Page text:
"In the afternoon, we anchored off a deserted Indian village north of Cape Fox. There was a row of a dozen houses on the beach of a little bay, with 19 totem poles standing along their fronts. These totem poles were the attraction. There was a rumor that the Indians had nearly all died of smallpox a few years before and that the few survivors had left under a superstitious fear, never to return. It was evident that the village had not been occupied in seven or eight years. Why not, therefore, secure some of these totem poles for the museums of the various colleges represented by members of the expedition?"
- John Burroughs, Harriman Alaska Series, Vol. 1
For Union Pacific Railroad magnate Edward Harriman of New York, the 1899 expedition to Alaska was prompted by his doctor's orders to take a vacation and an interest in scientific research. The trip also was about hunting. Harriman shot a bear on Kodiak Island just before the Fourth of July.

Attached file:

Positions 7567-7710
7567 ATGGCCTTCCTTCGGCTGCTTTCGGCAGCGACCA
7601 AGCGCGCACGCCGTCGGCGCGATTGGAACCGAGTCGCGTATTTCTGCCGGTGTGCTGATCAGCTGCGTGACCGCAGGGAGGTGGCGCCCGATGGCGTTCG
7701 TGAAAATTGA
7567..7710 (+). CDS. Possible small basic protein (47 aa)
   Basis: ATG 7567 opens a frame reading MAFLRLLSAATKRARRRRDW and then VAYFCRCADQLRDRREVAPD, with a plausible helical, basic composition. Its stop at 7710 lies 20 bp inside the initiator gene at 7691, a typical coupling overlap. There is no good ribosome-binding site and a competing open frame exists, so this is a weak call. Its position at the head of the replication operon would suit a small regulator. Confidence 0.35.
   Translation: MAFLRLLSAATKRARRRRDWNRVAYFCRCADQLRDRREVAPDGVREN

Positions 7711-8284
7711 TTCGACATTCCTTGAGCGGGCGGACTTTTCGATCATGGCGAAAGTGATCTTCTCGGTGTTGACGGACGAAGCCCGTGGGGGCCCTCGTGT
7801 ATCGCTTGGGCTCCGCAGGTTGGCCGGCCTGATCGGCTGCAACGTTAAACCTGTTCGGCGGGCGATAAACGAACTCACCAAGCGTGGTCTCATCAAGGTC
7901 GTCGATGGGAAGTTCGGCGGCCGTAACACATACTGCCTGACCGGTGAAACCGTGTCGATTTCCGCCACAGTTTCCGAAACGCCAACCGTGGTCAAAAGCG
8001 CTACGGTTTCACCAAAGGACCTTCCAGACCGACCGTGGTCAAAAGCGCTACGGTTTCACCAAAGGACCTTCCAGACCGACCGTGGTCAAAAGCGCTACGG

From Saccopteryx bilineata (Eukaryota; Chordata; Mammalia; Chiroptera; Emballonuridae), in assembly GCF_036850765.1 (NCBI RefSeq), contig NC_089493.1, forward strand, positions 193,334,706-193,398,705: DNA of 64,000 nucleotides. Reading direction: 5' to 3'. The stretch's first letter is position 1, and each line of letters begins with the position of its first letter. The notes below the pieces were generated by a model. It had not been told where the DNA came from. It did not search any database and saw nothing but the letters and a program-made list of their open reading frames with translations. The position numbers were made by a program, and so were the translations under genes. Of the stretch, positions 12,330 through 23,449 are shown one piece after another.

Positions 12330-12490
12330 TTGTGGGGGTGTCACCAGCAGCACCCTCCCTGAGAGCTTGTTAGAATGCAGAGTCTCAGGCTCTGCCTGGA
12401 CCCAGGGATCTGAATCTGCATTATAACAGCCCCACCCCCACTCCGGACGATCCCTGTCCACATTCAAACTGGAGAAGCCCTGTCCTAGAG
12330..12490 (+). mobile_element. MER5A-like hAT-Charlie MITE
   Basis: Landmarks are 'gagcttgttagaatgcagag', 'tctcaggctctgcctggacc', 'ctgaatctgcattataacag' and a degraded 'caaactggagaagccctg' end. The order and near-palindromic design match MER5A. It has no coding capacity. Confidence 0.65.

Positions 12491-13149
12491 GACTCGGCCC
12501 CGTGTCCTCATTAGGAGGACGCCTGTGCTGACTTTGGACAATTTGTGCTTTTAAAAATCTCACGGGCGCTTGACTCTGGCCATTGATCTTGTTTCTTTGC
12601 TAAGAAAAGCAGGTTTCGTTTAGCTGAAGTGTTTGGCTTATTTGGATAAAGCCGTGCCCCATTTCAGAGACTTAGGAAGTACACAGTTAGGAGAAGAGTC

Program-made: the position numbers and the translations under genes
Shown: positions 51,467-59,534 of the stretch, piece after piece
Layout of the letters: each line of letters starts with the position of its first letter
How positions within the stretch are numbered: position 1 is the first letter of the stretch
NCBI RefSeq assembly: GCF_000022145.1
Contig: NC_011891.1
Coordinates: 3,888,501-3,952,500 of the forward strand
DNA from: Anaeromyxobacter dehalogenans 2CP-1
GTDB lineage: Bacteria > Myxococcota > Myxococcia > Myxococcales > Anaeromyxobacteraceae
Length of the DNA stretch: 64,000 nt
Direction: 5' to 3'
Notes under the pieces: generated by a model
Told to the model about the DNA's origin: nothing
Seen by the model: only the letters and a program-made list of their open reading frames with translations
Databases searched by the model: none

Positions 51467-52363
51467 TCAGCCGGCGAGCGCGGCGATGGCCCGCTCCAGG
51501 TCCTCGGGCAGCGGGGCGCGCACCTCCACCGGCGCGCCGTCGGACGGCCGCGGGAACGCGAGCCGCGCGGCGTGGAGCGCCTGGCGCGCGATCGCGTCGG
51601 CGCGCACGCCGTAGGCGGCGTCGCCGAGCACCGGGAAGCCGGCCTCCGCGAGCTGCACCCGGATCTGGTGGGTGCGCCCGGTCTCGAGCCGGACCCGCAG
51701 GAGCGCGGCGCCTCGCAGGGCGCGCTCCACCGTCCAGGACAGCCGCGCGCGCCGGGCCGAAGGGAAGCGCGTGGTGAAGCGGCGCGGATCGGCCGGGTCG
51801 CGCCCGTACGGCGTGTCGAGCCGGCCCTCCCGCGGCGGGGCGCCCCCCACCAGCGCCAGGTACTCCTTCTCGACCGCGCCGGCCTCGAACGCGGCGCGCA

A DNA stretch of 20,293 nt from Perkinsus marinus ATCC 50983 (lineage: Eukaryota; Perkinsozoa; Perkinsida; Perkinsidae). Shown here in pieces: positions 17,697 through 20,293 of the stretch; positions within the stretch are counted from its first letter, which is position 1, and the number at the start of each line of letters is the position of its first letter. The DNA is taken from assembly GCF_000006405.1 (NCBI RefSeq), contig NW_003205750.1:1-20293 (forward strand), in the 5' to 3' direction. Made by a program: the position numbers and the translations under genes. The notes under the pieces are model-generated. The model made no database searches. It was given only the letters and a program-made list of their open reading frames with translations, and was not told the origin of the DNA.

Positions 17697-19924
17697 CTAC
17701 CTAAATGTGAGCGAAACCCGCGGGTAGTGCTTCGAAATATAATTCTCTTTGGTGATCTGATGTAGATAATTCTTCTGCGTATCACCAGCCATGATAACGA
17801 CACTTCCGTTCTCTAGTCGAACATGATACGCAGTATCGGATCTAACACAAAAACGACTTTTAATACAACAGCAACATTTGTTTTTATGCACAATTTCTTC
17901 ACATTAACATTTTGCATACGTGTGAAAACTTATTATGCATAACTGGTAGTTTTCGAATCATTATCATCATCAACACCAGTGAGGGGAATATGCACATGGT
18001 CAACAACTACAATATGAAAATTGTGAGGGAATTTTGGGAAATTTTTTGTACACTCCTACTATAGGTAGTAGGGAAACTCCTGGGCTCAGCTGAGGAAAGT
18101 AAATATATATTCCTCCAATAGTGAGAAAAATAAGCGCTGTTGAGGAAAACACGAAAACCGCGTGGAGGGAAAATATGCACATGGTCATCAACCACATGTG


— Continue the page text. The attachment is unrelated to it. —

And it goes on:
The two-month trip included 14 members of the Harriman family and their servants, along with scientists, artists, photographers, a surgeon, a chaplain, hunting guides, a milk cow and a 65-person crew. Scientist C. Hart Merriam, naturalist John Muir, photographer Edward Curtis, poet Charles Keeler and writer John Burroughs were among the participants.
The expedition returned with trunks of animal and plant specimens and 5,000 photographs and colored illustrations that serve as a baseline for research today, according to the new Harriman Expedition Revisited's Web site.
In the Juneau area, the expedition visited the Treadwell mine on Douglas Island where Burroughs described Niagara Falls as a soft hum beside the roar of the stamp mills. At Taku Harbor, south of Juneau, Merriam surveyed small mammals and the group found human remains at an uninhabited Native village.